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Live music reduces stress hormones

Researchers in London found that attending Eric Whitacre concerts causes a drop in cortisol – although the jury's still out on whether it works with rock music, too

By IQ on 13 Apr 2016

Eric Whitacre, TED2013, James Duncan Davidson

Eric Whitacre gives a TED talk in 2013

image © James Duncan Davidson

Watching live music reduces levels of stress hormones, a new study has revealed.

Research by the Centre for Performance Science, a partnership between the UK’s Royal College of Music and Imperial College London, showed that 117 volunteers attending two concerts by classical composer Eric Whitacre (at Gloucester Cathedral and Union Chapel in London) demonstrated a significant drop in levels of cortisol and progesterone, both hormones involved in stress response.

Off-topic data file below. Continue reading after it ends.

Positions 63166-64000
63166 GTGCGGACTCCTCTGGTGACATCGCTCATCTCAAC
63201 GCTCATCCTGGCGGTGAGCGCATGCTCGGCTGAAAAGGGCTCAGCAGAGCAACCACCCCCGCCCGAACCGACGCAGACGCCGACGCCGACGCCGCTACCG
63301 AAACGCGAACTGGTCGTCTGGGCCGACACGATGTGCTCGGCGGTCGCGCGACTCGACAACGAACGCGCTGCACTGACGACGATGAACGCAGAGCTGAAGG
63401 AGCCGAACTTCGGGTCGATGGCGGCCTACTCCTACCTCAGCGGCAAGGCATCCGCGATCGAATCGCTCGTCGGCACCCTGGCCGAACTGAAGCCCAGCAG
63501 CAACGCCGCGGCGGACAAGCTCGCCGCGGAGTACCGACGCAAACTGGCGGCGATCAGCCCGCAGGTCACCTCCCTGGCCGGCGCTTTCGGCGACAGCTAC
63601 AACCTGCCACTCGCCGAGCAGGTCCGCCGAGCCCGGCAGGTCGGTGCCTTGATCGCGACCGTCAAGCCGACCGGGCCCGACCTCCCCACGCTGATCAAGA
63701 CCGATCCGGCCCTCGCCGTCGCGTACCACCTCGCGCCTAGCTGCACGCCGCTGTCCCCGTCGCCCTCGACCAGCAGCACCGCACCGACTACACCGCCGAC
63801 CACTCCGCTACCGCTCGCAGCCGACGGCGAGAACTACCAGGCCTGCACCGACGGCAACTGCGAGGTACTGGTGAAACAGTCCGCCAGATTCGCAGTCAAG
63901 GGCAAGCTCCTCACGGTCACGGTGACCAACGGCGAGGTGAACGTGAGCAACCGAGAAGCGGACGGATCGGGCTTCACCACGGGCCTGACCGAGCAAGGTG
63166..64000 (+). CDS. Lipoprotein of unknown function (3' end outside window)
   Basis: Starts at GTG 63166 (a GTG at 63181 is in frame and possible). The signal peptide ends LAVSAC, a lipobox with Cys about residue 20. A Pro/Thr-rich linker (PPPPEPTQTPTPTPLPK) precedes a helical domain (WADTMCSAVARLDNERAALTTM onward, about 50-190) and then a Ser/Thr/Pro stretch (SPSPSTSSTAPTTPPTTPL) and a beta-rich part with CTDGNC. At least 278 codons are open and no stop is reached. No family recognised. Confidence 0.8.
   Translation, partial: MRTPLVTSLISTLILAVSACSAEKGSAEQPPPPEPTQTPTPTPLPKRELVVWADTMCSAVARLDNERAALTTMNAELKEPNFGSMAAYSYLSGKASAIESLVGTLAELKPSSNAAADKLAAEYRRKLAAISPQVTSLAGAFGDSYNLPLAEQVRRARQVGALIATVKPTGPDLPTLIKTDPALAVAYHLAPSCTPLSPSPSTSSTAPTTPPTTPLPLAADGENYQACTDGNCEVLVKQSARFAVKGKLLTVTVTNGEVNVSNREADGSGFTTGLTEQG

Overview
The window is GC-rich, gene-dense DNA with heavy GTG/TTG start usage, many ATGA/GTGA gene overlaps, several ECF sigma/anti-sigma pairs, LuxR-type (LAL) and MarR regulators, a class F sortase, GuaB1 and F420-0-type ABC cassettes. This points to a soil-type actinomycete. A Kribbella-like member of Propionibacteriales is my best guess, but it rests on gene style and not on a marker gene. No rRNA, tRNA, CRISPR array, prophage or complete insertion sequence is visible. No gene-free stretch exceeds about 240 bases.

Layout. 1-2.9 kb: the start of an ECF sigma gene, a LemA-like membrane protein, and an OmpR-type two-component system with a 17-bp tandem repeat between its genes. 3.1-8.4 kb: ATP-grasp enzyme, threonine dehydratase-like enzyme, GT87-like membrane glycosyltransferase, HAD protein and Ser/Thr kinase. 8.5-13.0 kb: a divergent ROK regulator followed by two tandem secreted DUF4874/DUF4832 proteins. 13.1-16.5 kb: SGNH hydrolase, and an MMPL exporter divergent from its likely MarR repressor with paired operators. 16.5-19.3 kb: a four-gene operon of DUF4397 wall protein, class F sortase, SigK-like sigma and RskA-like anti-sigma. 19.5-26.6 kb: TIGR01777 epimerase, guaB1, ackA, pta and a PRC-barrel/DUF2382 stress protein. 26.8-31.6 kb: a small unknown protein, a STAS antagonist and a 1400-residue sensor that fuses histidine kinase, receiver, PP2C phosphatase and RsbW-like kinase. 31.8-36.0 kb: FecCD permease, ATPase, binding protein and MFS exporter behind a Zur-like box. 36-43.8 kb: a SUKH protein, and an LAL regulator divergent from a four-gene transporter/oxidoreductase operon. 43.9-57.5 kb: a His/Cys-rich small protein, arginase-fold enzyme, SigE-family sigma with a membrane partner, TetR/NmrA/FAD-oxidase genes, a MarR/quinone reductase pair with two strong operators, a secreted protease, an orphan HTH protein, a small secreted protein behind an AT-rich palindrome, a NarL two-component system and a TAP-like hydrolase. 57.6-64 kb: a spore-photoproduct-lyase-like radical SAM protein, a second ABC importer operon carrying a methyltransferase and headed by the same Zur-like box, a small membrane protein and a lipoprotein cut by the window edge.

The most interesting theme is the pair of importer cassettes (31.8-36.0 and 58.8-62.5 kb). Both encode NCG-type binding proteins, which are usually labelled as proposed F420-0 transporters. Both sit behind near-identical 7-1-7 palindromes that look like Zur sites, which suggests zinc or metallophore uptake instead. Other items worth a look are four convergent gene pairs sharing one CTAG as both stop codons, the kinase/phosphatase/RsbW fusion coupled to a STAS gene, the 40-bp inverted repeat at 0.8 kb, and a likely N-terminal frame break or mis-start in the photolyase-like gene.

“This is the first preliminary evidence that attending a cultural event can have an impact on endocrine [hormone-producing] activity,” says research lead Daisy Fancourt.

Researchers write that the results are “in line with 22 previous studies showing that listening to music in the controlled setting of either a laboratory or a hospital can reduce cortisol levels”.

However, they also note that “the study also focused solely on the effects of relatively calm, classical music” and that “more research will be needed to ascertain whether other genres of music elicit different effects or whether attending other types of cultural events has different endocrine impact”.